You’ve been in my life so long, I can’t remember anything else.”

The original Alien trilogy is unique in as much as it has three very different directors and each film was released in a different decade. This means that there is something to keep everybody happy. Looking for a high octane action flick? Stick Aliens on. Want something a little more tense and atmospheric? Has to be Alien. And if you want to just go weird then, of course, you would choose the third instalment, directed by the inimitable David Fincher.

Alien 3 sees Ripley crash land on a desolate planet home to a high security prison inhabited by rapists and murderers. If that feels like a bit of a departure from the two films that preceded it, then you are absolutely correct. Fincher takes a lot of risks with Alien 3, not least killing off Newt and Hicks offscreen, and while they don’t always pay off, it certainly makes for a fascinating spectacle.

The casting is brave and inspired with the British trio of Paul McCann, Brian Glover and Charles Dance all excelling. The violent and sudden nature of most of the characters deaths confirms that this is very much Sigourney Weaver’s film however. Ripley was already an icon before this film but Alien 3 is arguably her finest hour capped off by her fitting and poetic self sacrifice at the end. There is a strong argument to be made that the Alien franchise should really have ended there, but I will look at that more closely when watching the next three films in the series.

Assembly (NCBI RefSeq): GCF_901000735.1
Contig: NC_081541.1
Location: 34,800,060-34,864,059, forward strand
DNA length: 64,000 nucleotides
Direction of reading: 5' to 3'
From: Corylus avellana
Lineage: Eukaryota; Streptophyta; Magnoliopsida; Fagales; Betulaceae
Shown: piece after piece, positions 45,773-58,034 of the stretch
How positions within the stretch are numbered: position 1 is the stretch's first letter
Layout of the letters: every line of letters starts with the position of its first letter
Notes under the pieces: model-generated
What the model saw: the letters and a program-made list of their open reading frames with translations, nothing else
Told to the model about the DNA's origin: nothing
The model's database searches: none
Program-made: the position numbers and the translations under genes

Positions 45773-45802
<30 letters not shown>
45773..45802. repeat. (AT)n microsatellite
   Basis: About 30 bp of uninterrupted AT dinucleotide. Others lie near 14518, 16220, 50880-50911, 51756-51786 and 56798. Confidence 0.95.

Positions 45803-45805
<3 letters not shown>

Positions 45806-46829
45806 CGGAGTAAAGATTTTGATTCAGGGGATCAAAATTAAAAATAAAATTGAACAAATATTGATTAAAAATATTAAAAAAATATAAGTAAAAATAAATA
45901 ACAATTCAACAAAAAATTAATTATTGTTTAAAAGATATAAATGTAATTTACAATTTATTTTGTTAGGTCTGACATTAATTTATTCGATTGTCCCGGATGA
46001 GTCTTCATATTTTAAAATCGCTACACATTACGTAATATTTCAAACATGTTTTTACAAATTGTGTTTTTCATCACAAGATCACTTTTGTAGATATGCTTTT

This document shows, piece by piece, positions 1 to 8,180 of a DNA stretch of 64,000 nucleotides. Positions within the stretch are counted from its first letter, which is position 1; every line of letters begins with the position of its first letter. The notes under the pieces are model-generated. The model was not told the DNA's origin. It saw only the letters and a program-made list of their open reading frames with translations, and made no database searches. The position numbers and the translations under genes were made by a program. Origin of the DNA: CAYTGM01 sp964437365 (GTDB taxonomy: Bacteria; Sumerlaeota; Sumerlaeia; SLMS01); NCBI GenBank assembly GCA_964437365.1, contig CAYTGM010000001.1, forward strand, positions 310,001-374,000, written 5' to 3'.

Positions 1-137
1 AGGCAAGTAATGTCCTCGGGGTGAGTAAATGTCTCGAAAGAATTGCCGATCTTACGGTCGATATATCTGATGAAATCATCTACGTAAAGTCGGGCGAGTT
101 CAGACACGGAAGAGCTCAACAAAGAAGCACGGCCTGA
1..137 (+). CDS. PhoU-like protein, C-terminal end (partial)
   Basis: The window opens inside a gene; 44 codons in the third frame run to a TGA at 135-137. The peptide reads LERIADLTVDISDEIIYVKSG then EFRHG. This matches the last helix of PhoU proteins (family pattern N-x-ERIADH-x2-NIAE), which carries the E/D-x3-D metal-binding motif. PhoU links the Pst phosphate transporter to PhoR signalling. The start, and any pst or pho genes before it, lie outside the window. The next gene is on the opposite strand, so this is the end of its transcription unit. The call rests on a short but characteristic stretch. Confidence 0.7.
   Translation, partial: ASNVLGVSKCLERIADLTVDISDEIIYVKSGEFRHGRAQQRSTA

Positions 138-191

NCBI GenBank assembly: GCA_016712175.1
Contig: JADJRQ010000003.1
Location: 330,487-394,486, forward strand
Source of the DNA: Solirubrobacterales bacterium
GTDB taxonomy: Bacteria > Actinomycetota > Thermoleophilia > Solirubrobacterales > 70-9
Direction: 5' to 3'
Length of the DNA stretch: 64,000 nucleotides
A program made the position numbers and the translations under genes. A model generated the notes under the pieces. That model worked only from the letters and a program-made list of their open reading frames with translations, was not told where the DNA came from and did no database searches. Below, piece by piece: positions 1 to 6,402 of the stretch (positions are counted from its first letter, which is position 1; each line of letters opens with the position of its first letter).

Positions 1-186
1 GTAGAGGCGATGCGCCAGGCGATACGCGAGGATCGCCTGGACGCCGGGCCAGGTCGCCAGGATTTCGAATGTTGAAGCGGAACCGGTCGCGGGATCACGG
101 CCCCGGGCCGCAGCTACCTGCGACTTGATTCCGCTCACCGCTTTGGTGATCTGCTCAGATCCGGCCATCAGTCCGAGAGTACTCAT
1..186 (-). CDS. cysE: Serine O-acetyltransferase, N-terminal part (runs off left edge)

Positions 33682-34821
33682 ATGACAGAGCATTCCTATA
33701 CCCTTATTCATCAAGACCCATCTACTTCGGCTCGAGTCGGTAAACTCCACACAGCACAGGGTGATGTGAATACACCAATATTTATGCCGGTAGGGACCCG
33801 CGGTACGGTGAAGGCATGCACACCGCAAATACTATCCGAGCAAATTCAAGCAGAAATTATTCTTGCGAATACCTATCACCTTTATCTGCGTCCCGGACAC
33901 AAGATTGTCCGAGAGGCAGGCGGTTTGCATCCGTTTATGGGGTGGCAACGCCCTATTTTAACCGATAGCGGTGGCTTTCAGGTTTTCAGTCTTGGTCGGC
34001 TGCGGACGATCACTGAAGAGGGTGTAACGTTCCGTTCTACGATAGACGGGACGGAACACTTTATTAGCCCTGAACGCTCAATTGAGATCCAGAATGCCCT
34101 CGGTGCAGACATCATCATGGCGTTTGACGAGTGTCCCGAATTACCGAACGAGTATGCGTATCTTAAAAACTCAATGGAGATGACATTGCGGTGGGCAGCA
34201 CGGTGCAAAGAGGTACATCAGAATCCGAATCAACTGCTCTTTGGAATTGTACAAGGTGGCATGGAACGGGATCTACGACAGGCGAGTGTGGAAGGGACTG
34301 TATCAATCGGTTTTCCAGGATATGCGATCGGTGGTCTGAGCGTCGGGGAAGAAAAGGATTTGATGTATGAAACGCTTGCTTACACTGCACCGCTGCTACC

Fincher’s threequel is far from perfect however. The editing is disorientating and makes for an, at times, confusing experience and aside from Ripley, we never really know who we should be rooting for as characters drift in and out. It is no secret that the production of Alien 3 was troubled at times with various parties unhappy before, during and after filming. There is a nagging feeling that there is the makings of a classic somewhere within the mess but Fincher’s genius only reveals itself in tantalisingly brief glimpses.

Despite all this I do love Alien 3 and in many ways it feels more mine than any other Alien film as it is the one I watched the most as a teenager. Watching the three films together has given me a new found insight into just how different they all are and it is difficult to think of a successful film franchise that is comparable in that way. That alone makes the Alien films vital viewing.

On to Alien:Resurrection.